Full piece.

6. …but at least he has his putter!
Tim Dahlberg at the AP…
During the trophy presentation at the Canadian Open…”McIlroy momentarily traded his putter for a Toronto Raptors jersey with the CEO of Golf Canada, Laurence Applebaum, and they nearly forgot to trade back.”
  • “I traded him. He gave me a Raptors jersey, and I gave him my putter and thought he was going to give it to [caddie Harry Diamond] up at the scoring area or whatever,” McIlroy said on Wednesday at the U.S. Open. “And I saw Harry. He goes, Where’s your putter? And I said, I better go find it. So, no, I definitely didn’t give it away. I know I’ve done some stupid things in the past, but that would have been right up there.”
  • …”I said to Harry, Could you go and find Laurence? He’s got my putter. And put it back in the bag and make sure the bag gets on the plane and goes to California,” added McIlroy. “That was really it … the guy I gave it to was running the golf tournament. He knows it’s not for him.”
7. Contrast of Woods, Koepka
James Raia at the Monterey Herald with an interesting perspective…
  • “But unlike Woods, Koepka believes he doesn’t get enough attention and is misunderstood by the public for his stoic nature while competing. Also unlike Woods, a diplomat and often cautious with the media, Koepka doesn’t have much of a filter.”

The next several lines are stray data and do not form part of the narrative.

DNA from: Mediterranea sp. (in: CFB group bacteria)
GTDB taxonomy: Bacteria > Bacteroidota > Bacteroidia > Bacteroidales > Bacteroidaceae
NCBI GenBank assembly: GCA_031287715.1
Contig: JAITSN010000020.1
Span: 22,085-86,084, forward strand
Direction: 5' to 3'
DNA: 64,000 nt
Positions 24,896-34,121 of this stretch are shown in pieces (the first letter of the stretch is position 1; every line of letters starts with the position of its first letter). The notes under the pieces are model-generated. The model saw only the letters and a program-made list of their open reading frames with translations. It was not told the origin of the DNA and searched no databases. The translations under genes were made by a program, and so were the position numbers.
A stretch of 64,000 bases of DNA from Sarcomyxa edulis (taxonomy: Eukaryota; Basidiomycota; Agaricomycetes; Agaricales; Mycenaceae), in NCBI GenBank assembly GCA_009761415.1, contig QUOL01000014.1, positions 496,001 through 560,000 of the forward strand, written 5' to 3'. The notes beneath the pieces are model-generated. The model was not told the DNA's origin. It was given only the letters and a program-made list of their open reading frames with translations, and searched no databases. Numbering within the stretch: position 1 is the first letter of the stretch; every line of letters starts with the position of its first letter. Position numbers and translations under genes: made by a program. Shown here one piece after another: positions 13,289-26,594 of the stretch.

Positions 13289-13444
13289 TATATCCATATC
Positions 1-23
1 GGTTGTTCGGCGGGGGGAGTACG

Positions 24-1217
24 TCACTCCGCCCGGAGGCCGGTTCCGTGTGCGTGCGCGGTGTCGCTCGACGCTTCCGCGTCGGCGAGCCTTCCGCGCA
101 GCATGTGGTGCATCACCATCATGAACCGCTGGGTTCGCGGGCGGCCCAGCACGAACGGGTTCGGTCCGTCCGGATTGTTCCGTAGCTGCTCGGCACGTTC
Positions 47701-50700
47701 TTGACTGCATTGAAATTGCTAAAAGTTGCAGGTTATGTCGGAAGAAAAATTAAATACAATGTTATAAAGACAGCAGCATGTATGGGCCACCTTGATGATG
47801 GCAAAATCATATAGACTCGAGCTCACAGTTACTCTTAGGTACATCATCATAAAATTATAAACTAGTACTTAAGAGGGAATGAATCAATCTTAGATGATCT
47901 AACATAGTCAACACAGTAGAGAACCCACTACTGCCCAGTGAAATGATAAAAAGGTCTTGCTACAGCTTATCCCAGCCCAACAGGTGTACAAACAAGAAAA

• “While other prominent players, including Woods, have criticized the United States Golf Association for U.S. Open course set-ups, Koepka said others complain too much. He prefers to reference the “even playing field” golf offers.”
  • “Koepka has also “challenged” players saying: “winning majors is easier than other tournaments because there are only a handful of players who are talented enough and mentally strong enough to compete with me.”
8. Rory the liberated
The NY Post’s Mark Cannizzaro…
  • “…you saw what Rory McIlroy did in his runaway RBC Canadian Open victory Sunday and don’t think that was a loud-and-clear message entering this week’s U.S. Open, you’re not paying attention.”
  • “If McIlroy brings the form he had in posting a final-round 61 in Canada to Pebble Beach, look out field…McIlroy is perhaps the most dangerous front-runner in the game, a player who can get hot and go low in a hurry.”
  • “Liberating, satisfying … I mean, there’s a lot of different words you could use to describe what it would feel like,” McIlroy said Wednesday of the prospect of winning another major. “I had a chat at the [U.S. Open] champions reunion [Tuesday] night with Johnny Miller and Johnny said, ‘You look at the history of major championships. That first round is so important.’